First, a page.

COOPERSTOWN, NJ - It is a summer tradition for Summit Junior Baseball and Softball (SJBS) to send a team to Cooperstown -- a town that is all about tradition -- to play in the All-Star Village Baseball Tournament.
This year, it was the 12U Summit Hilltoppers baseball team's turn to represent the Hilltop City and, the boys did not disappoint, going further in the tournament than any Summit team in previous years.
The first three days of pool play at Cooperstown saw the Hilltoppers play teams from California, Illinois, and New York. The Hilltoppers went 3-3 heading into the single-elimination playoffs. In their first playoff game, the Hilltoppers easily beat a team from Long Island 18-6. But it was their second playoff game, against the Hazlet Hawks (NJ), that was the most exciting game the team from the 07901 has ever played.
Entering the game as underdogs, the Hilltoppers knew they would need to play an exceptional game to win, and they did just that. Jackson Levine got things started offensively for the Hilltoppers in the top of the second with a solo opposite field round-tripper. Tied 1-1, in the top of the third, Head Coach Flavio Acitelli sensed that this game was going to be a pitcher’s duel and that the Hilltoppers would need to manufacture runs.
After Sam Story sprinted to first base on an infield hit and subsequently stole second, Coach Acitelli gave the bunt sign to Patrick Formichelli. Reading the signal, Formichelli’s perfect sacrifice bunt moved Story to third base. With reliable Kenneth O’Connor at the plate, Acitelli gave the lead-off hitter the 'green light', and O’Connor drove home Story.
Another Summit run in the bottom of the fourth was all the offense Summit needed as the Hilltoppers went on to beat the Hazlet, 3-2. While the Hawks are historically an offensive powerhouse, they were unable to do much against the absolute brilliance of C.J. Wilkerson and Anthony Acitelli on 'the hill'. Wilkerson, who was the winning pitcher, allowed two runs on three hits, and Acitelli -- who recorded the save -- was perfect over the nine batters he faced.
In the bottom of the sixth inning, with the Hilltoppers up 3-2, the Summit fans were hopeful, but also anxious. knowing that the top of the Hazlet lineup was due up. Acitelli was undaunted, shutting down the Hawks 1-2-3. When the final out was recorded. the players, coaches, and fans went absolutely wild celebrating a win for the ages.
Some other player highlights during the course of the tournament included:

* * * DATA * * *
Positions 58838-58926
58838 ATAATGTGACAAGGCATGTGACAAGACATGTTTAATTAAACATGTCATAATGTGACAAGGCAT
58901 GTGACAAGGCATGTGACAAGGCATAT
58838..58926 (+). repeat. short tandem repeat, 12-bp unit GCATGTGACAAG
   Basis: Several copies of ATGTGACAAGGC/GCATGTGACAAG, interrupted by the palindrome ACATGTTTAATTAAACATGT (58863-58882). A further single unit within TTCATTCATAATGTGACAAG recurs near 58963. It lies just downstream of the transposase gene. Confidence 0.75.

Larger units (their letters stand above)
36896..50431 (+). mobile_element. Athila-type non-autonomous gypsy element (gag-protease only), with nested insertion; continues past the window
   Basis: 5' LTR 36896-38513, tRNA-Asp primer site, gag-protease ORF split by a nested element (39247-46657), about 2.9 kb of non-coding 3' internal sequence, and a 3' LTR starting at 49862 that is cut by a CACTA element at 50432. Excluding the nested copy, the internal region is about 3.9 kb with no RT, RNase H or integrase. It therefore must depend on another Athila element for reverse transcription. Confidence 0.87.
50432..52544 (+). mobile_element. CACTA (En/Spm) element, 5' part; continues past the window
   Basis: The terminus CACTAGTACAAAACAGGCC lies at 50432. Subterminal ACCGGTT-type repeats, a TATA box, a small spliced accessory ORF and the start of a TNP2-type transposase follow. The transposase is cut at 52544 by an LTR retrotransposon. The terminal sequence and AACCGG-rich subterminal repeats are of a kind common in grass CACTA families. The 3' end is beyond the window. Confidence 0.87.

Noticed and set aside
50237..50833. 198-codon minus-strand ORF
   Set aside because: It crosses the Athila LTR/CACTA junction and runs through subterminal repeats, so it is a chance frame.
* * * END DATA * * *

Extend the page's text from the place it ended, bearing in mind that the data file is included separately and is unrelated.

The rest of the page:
- Spectacular catches and multiple home runs by outfielders Rhys Shannon and Ryan Schnall.
- Catcher Christopher Moglia’s Home Run against the Alameda Rascals.
- Matthew Gatward’s two monster hits against the Nighthawks of New York.
- Third baseman Miles Kelly playing perfect at the 'hot corner', going errorless in the tournament while making 'SportsCenter Top 10-worthy' plays.
While the Hilltoppers were eventually eliminated in their third playoff game by a better-rested team from California. the loss did not dampen their spirits. The week spent at Cooperstown was more than wins and losses. It was about friendship, camaraderie, and fun.
Other highlights for the team during the time at Cooperstown were:
- A trip to the Baseball Hall of fame and Doubleday field in downtown Cooperstown.
- An afternoon spent swimming and boating at Gilbert Lake
- Pin trading and swimming with players from the other 50 other teams staying in All Star Village.
- C.J Wilkerson coming in third place overall in the tournament 'Home Run Derby'.
- A ring ceremony where the players were inducted into the youth baseball hall of fame.
- A team and family party overlooking championship field.
Acitelli’s coaching staff is comprised of Tim Shannon, Ryan Moglia, and David Story. These four men are highly respected by the players and their parents. The Hilltoppers were joined on this trip by Summit baseball umpire Lew Satulsky. For many years’ umpire “Lew” has been escorting summit teams to this tournament.
As an added bonus there was a second Summit team in Cooperstown the same week, the Summit Yetis. In a true example of Summit Pride, The Yetis and the Hilltoppers (coaches, players, parents) would attend and cheer at each others games.